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Book Talk: The Muse in Bronzeville, with Dorothea Bone & Richard Courage

Bronzeville is a neighborhood situated in the Douglas and Grand Boulevard community on the South Side of Chicago. Known as the "Black Metropolis" in the early 20th century, it signified a landmark of African American urban history. In the 1930s and 1940s an extraordinary group of creative artists - Richard Wright, author; Gwendolyn Brooks, poet; Katharine Dunham, dancer-choreographer; Gordon Parks, photographer-writer-film director; and Mahalia Jackson, "Queen of Gospel," among them - fully blossomed and sowed the seeds for a new generation of young artists and intellectuals. The Chicago Renaissance spanned the spheres music, dance, painting and photography, fiction and poetry, journalism and social science, with approximately 60 individuals, employed by the Illinois Unit of the Federal Art Project and Illinois' Writers' Project, who grew the fine legacy of creative black expression.

Join Mrs. Dorothea Bone, wife of the late Robert Bone, and co-author Dr. Richard Courage, Professor of English at Westchester Community College-SUNY, as they discuss The Muse in Bronzeville: African American Creative Expression in Chicago, 1932-1950 (Rutgers University Press, 2011) on Tuesday, November 15h.

Critics are saying:

"Richard Courage's monumental The Muse in Bronzeville completes Robert Bone's ambitious Chicago project and provides a shift of focus in African American literary scholarship. Chicago finally emerges as the vibrant counterpart of the Harlem Renaissance."
--David Levering Lewis, author of When Harlem Was in Vogue and Pulitzer Prize Biography Winner

"The Muse in Bronzeville presents a rich cultural feast of writers, poets, bluesmen, jazz musicians, painters, and sculptors. Supported by newspapermen, sociologists, and philanthropists, these Chicago "New Negros" rivaled their Harlem counterparts."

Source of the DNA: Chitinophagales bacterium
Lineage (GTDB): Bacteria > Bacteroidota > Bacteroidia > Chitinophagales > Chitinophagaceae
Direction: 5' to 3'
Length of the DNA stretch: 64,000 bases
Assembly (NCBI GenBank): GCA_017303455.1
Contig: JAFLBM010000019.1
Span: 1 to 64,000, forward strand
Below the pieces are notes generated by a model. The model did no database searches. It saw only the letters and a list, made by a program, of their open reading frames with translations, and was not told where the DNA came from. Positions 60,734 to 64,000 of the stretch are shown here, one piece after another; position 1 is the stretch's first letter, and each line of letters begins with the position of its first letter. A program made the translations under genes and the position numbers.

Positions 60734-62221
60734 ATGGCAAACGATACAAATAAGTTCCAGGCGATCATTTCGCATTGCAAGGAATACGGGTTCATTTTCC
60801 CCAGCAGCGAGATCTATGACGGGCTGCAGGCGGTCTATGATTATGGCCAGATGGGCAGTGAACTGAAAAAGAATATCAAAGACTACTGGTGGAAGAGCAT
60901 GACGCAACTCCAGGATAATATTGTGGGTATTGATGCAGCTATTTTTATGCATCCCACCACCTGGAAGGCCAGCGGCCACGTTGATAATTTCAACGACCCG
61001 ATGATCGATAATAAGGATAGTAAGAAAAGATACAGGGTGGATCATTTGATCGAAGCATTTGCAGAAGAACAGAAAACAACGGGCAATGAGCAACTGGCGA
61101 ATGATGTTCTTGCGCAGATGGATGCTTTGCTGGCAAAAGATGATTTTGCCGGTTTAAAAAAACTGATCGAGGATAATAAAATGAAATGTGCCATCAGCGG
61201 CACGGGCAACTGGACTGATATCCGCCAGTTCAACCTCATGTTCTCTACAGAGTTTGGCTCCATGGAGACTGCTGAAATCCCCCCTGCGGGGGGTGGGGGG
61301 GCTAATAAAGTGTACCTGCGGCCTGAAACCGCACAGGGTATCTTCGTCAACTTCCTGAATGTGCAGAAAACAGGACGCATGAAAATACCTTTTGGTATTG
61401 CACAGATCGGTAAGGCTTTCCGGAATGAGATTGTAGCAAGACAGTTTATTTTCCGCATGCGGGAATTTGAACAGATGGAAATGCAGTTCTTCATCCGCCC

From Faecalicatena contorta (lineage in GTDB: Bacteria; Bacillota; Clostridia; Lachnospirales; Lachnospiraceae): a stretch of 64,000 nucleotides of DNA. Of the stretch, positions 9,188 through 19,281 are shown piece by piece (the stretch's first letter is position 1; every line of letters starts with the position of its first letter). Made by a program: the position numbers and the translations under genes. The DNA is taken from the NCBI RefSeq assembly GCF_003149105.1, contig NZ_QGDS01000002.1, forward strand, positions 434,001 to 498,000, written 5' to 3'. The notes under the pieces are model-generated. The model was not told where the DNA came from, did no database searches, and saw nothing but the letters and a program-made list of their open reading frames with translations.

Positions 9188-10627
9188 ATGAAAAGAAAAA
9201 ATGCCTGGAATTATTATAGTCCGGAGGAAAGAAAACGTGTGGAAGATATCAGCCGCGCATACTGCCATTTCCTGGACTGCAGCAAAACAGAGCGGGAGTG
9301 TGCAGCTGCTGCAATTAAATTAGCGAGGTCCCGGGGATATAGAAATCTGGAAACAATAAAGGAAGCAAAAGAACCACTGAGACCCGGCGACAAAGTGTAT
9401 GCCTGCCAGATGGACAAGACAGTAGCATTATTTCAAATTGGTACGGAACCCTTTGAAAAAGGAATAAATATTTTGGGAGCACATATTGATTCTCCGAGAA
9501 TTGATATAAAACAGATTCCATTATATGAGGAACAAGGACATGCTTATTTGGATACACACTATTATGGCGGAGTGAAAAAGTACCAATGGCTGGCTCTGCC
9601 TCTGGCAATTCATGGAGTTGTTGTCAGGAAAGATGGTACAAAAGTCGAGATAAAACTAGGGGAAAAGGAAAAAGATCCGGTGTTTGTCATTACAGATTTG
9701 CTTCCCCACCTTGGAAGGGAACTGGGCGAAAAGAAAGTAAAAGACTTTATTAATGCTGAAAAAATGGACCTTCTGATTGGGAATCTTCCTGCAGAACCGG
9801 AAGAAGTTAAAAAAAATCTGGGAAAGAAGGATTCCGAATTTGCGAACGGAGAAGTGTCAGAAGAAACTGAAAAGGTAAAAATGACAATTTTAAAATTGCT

--Patricia Hills, author of Painting Harlem Modern: The Art of Jacob Lawrence

Richard Courage, alumnus of Teachers College and friend and mentee of the late Dr. Bone, has published scholarly articles on African American narrative and visual arts, distance learning, and the teaching of writing and has contributed educational reporting and opinion pieces to the New York Times and other newspapers.

Robert Adamson Bone (1924-2007) was a professor of languages and literature at Teachers College, Columbia University and a pioneering scholar of African American literature. He was best known for The Negro Novel in America (Yale, 1965, 1958), Richard Wright (University of Minnesota, 1969), and Down Home: Origins of the Afro-American Short Story (Columbia University Press, 1988, 1975). His seminal essay, "Richard Wright and the Chicago Renaissance" continues to be cited extensively in studies of early twentieth century African American writing.

This book talk is sponsored by The Office of the Provost and Gottesman Libraries. Introducing Mrs. Bone and Richard Courage is Dr. Thomas James, Provost and Dean of the College and Professor of History and Education.

Persons wishing to attend may rsvp by Friday, November 11th.

Where: 305 Russell 
 
Individuals with disabilities are invited to request reasonable accommodations including, but not limited to sign language interpretation, Braille or large print materials, and a campus map of accessible features. Address these requests to the Office of Access and Services for Individuals with Disabilities at (212) 678-3689, keller@tc.edu, or Deaf and Hard of Hearing Services at (212) 678-3853 V/TTY, jaech@tc.edu.

 



 
 

  • Jennifer Govan
  • 212-678-3022
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